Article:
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Applications of Liquid Biopsy in Cancer and Beyond

A brain and a tumor under the words "Applications of Liquid Biopsy"
Credit: Technology Networks
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Liquid biopsies are becoming an increasingly important tool for the early detection, prognosis and monitoring of treatment outcomes in cancer, and hold the promise of transforming the management of other diseases in the future.

Liquid biopsies in cancer

Advances in liquid biopsy technologies are enabling the delivery of personalized medicine, especially for cancer diagnosis and management. Several of these tests for cancer have so far been approved by the US Food and Drug Administration (FDA) for use in patients – and they will undoubtedly continue to become an increasingly important tool for tumor profiling. 

In 2004, the CellSearch® system was the first ever liquid biopsy test to receive approval for use in the clinical setting to predict outcomes for advanced breast cancer patients.1 It has also since been approved for monitoring patients with advanced colorectal2 or prostate3 cancer. The test detects the presence of circulating tumor cells (CTC) in a blood sample –patients with higher numbers of these rare cells are predicted to have poorer outcomes compared to those with fewer CTCs in their bloodstream.1

Companion diagnostics, which provide robust genotyping results, are an important part of personalized cancer treatment. The number of FDA-approved liquid biopsies based on the mutational profiling of circulating free DNA (cfDNA) from a blood sample is steadily increasing. In 2013, the cobas® EGFR mutation Test v2 liquid biopsy test for non-small cell lung cancer (NSCLC) was the first test of this type to receive approval.4 It detects mutations in the epidermal growth factor receptor (EGFR) gene – and is used for identifying patients with advanced NSCLC who are eligible for treatment with an approved EGFR inhibitor.5 Similarly, the therascreen® PIK3CA RGQ PCR Kit CDx test is a companion diagnostic for the PI3K inhibitor alpelisib, detecting specific mutations in the PIK3CA gene in breast cancer patients.6

The Guardant360® CDx and FoundationOne® Liquid CDx are two other cfDNA-based liquid biopsy assays approved as companion diagnostics for several targeted therapies, as well as for more comprehensive tumor profiling. 7,8 Such pan-cancer liquid biopsies that use next-generation sequencing to examine several cancer-related genes offer the potential to revolutionize cancer treatment – enabling doctors to identify cancer patients who may benefit from being prescribed targeted therapies off-label, or are eligible to participate in certain clinical trials.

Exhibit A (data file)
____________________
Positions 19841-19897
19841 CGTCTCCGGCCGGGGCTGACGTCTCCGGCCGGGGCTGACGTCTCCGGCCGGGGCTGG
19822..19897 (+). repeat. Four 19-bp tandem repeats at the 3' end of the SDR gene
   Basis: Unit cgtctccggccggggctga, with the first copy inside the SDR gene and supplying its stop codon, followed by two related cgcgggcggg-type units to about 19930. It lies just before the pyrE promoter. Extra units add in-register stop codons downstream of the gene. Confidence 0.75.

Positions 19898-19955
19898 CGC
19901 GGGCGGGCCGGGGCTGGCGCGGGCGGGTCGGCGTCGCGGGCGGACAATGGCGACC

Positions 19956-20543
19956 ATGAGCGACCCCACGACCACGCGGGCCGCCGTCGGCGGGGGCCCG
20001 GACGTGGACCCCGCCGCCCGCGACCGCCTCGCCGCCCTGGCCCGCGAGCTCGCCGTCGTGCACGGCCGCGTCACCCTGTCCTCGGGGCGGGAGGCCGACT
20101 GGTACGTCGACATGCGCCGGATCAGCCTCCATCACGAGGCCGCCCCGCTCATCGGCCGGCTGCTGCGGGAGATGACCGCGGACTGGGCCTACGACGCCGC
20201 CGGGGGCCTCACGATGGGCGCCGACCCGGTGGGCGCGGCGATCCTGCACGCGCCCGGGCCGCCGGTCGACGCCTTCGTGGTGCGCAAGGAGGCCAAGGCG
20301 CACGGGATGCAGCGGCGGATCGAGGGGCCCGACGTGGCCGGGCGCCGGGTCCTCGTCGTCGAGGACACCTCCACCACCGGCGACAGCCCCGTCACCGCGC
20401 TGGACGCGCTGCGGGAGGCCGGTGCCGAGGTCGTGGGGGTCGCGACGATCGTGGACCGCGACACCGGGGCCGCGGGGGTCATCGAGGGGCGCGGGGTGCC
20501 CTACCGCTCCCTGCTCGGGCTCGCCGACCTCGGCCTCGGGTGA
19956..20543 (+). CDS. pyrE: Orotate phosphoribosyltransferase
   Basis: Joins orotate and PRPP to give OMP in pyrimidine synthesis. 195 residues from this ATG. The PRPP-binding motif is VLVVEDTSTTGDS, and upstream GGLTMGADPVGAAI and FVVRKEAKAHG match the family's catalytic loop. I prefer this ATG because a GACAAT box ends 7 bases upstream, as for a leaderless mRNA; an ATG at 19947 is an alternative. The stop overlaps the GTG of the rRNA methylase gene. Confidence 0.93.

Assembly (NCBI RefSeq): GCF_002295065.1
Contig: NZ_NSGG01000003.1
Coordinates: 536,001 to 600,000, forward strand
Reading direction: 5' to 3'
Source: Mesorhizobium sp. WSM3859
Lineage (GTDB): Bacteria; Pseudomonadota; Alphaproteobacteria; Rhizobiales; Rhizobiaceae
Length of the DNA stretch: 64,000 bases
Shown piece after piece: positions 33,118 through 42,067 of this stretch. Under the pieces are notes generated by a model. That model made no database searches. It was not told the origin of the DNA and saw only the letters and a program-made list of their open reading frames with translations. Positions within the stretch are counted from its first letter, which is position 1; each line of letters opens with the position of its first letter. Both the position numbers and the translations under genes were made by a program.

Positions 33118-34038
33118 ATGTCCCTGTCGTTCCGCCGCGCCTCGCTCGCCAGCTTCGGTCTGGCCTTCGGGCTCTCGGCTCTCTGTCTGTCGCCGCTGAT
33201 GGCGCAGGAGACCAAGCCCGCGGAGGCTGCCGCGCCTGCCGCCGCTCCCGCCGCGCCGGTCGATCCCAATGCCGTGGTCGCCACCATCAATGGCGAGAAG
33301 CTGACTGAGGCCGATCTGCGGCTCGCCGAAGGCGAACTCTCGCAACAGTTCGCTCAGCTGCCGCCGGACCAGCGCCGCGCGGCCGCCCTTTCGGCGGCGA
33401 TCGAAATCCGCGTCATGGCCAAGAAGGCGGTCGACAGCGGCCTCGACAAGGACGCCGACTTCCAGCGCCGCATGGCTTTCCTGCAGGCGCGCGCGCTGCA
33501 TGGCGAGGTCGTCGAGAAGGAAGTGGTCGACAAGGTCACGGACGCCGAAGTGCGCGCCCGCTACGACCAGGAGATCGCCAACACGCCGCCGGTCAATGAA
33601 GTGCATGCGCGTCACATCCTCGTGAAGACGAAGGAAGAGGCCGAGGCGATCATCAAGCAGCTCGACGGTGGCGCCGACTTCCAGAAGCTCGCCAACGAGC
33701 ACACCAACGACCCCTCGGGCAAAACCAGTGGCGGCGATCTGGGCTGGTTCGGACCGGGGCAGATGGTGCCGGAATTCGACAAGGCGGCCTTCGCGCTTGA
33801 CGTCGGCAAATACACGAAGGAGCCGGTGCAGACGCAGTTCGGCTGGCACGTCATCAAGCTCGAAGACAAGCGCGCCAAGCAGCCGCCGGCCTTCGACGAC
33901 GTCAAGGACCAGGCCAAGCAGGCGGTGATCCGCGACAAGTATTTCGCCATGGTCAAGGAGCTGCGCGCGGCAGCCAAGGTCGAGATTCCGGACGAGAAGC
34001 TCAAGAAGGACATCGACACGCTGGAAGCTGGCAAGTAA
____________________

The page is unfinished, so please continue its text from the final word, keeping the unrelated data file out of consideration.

One liquid biopsy test has received FDA approval for the early detection of cancer to date. Epi proColon® is a blood-based screening test that can help identify the presence of colorectal cancer by detecting the methylation of the SEPT9 gene in people aged 50 or older who are unwilling or unable to undergo a colonoscopy.9

Liquid biopsies in neurodegenerative diseases

Developing liquid biopsy tests to diagnose and monitor the progression of neurodegenerative diseases remains a huge challenge. For example, liquid biopsies offer the promise of improving the early detection of Alzheimer’s disease (AD) through a minimally-invasive screening test – and has been studied in cerebrospinal fluid and blood as well as ocular, oral and olfactory fluids.10

Many of these studies have looked to detect abnormal brain proteins linked with the disease, but advances in next-generation sequencing-based methods have led to increasing interest in cell-free RNAs and DNAs as potential biomarkers. The feasibility of using blood extracellular vesicles (EVs), such as exosomes, as a way to diagnose AD and other neurodegenerative diseases has also been investigated.11

What are the other clinical applications of liquid biopsy?

In the future, further advances in liquid biopsy technologies will ultimately lead to improvements in the management and outcomes for a plethora of different illnesses. Opportunities include:

  • Improving the diagnosis of infectious diseases12
  • Precision dosing for cardiovascular disease13
  • Detection of biomarkers associated with certain psychiatric behaviors.14